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honda. you cannot have a hospital running without a license administrator in charge. i chose someone i have tremendous faith and, and also somebody that john had tremendous faith in. and i know that it was always intended. john had intended that succession. but it was not obviously going to be in the way it happened. it was going to be in a number of years. she would have had a chance to mentor into that role. people would have gotten used to her. when he felt we were taking care of he would have moved on. that was his way. instead, she was suddenly catapulted into this job in a much more difficult circumstance than anyone imagined, at a time when everybody was morning. the building was not yet finished. there were a number of
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challenges. but she rose to all of them. and what she has in common with john is that she wakes up and sees what is in the best interest of the residence. that is what we do this for. it is on that that every decision should be changed. she keeps that foremost in her mind. she has done a fantastic job. i am sure that in that laguna honda corner of heaven, and john is looking down very proudly at her. [applause] >> good afternoon, everyone. thank you for spending your saturday afternoon at laguna honda. at the new laguna honda. san francisco has much to be
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proud of. laguna honda has been providing compassionate care for san francisco hit safety net for over 150 years. we will continue this tradition for the next 150 years to come. second, the new laguna honda, as the most modern rehab and skilled nursing facility in the first certified leed hospital in california, we will deliver on being a model for other facilities around the country and the world in long-term care and rehabilitation care. and most importantly, laguna honda is a community for healing and wellness. you will see this for yourselves as you speak to our staff. thank you, mayor knew some, -- may newsom, mayor brown, jackie
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speare, the former president of the health commission when prop. 8 past, the health commission, turner construction, derek miller, the arts commission, the staff of laguna honda, our labor partners, and the entire san francisco community for your support in ensuring laguna honda has a bright future. [applause] i will end with a "from a resident of laguna honda. thank you to the citizens of san francisco for backing this wonderful dream you had, and thank you to the many residents who actively supported the dream. thank you. [applause]
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>> appropriately, the person who will have the final word on today's ceremony is our president of our resident counsel, elizabeth cutler. we are so proud you are here and we are looking forward to your comments. >> i have to unfold my papers. please be patient with me. all of the patients know what i mean. thank you. i want to say is an honor to share this platform with so many accomplished people. i feel thrilled to be among you
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and to speak to this assembly today. more than that, it is a joy to represent the residents. i am thrilled that you have allowed me to be a voice for some of their feelings and concerns. and i want to tell you a bit about us as residents. we came from all different walks of life in the city. we have had jobs having to do with construction and bus driving, and we have had white collar jobs, and we have been independent artists and writers. the full spectrum have come to laguna honda. and in our day we were great participants in all of the city life. difficult circumstances, sometimes crushingly difficult, have brought many of us here at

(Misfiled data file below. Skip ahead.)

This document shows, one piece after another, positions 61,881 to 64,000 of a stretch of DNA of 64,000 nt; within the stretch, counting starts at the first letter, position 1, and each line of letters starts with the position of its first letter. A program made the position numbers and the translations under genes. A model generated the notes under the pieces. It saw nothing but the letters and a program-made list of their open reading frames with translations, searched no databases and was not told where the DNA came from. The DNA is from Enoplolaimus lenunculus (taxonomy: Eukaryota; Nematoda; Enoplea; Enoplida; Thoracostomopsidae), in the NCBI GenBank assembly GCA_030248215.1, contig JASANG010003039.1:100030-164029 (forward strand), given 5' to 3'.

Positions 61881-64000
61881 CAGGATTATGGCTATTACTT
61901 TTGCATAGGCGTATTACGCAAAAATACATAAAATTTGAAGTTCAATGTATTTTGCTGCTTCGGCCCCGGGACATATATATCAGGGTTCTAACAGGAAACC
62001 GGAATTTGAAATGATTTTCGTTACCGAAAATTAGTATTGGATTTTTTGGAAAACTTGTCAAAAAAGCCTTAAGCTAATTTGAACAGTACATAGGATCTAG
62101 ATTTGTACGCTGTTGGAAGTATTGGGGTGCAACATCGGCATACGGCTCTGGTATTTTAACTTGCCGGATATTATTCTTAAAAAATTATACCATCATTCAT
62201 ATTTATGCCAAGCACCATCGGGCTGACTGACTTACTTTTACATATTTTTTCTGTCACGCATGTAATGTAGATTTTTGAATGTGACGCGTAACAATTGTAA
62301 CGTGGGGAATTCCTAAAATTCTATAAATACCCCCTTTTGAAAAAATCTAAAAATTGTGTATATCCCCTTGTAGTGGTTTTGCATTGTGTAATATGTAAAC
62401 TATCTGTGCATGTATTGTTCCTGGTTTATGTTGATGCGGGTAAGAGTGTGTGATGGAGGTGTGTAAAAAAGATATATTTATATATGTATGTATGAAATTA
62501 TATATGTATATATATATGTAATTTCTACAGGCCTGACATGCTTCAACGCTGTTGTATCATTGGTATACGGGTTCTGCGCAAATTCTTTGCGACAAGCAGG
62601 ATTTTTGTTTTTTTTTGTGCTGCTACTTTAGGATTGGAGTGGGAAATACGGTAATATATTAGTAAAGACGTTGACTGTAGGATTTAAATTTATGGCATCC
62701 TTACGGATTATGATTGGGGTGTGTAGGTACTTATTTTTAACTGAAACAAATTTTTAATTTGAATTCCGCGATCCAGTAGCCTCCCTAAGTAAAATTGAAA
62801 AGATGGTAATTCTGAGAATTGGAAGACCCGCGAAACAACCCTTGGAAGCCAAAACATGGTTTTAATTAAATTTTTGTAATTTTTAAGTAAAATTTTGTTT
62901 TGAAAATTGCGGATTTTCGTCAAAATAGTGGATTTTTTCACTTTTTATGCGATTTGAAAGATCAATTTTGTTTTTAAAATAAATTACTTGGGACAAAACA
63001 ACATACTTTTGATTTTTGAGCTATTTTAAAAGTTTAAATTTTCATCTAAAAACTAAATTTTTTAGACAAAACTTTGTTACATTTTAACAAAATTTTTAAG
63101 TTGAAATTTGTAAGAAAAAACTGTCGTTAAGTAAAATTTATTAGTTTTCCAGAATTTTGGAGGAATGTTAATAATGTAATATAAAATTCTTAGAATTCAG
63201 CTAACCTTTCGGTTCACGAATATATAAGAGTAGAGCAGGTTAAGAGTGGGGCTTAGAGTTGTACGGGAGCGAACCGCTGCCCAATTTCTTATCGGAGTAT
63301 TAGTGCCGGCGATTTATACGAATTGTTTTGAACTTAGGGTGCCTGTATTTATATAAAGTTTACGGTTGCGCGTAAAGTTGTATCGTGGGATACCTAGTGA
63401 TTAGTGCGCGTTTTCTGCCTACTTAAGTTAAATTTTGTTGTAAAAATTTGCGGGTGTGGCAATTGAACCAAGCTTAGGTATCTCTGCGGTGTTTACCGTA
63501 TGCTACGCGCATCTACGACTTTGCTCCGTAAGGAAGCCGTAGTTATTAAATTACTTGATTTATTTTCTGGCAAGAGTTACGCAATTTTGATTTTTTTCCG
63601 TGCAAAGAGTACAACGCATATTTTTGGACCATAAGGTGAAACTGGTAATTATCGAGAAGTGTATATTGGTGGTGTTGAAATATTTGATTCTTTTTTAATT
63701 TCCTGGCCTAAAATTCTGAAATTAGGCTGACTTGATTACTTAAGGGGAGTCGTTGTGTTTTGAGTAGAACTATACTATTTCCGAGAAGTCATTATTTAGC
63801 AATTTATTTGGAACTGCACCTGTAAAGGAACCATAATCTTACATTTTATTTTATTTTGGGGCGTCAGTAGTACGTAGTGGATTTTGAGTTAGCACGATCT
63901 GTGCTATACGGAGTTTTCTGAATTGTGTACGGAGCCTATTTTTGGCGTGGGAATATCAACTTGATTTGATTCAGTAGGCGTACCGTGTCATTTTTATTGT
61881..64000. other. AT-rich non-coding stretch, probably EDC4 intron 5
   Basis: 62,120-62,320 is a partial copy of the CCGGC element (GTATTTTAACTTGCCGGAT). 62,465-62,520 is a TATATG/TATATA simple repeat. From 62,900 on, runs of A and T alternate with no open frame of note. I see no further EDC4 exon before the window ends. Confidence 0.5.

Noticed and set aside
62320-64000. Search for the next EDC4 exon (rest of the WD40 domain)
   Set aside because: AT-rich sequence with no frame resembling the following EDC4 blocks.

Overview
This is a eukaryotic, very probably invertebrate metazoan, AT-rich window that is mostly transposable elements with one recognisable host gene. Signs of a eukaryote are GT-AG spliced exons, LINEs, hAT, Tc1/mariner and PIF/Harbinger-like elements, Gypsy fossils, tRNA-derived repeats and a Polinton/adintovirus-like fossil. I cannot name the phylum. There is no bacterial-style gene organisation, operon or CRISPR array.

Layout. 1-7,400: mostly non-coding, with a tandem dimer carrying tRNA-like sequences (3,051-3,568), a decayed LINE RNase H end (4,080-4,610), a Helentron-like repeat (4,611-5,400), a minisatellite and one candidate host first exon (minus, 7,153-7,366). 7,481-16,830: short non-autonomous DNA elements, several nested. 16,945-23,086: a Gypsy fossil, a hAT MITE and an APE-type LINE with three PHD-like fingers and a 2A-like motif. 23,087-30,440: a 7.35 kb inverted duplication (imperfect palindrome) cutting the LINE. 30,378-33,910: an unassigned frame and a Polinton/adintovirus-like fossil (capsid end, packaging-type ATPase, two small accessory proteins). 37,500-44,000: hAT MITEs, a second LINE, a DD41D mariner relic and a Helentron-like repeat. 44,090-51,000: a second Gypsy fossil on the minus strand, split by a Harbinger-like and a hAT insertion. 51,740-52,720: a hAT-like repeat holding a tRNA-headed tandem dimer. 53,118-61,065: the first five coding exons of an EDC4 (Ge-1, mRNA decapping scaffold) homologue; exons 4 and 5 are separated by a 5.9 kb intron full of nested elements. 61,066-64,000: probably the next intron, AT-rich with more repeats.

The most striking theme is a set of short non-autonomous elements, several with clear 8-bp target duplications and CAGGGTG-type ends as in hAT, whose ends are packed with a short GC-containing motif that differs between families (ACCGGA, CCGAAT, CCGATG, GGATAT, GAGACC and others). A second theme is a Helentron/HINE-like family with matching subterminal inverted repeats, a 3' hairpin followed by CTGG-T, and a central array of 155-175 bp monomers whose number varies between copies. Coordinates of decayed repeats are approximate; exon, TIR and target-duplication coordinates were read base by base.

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last to laguna honda. not at last for some of us. despite all differences, we need the healing that laguna honda is famous for. some people who come will be rehabilitated and will leave sunday. others will need 24-hour care for the rest of their lives, and so they will look forward to spending time in the spending -- in this building for years to come. it is exciting to have a new building. it is even more exciting to receive a new model of care, care that is resident centered, care that honors each person as an individual instead of a body in a bed. care that involves talking to us, and more important, listening to us, hearing our voices. so many have worked so hard, has
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you have been told -- as you have been told, to bring the state to pass. and now we have a dazzling new setting to present to you. when you leave today, you will be going home. but laguna honda residents will not be leaving. this is our home. and it is very important to us. we are already here. but please come back and visit us frequently. this wonderful new laguna honda would not exist without you. i just want to add a personal note. my younger sister, emily, was a resident here for many more years than i have been. she was greatly loved. we lost her recently. i would like to dedicate this speech to her and remembered her, as many of the residents do, with great fondness and affection. thank you all. [applause]
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>> i would like to invite you all nowi that good enough? this is a participatory ribbon cutting. it requires nothing more complicated than this. i will ask you to count down, not up. upon conclusion, we will applaud the great works of turner construction, the dedicated men and women who are still toiling inside to get this project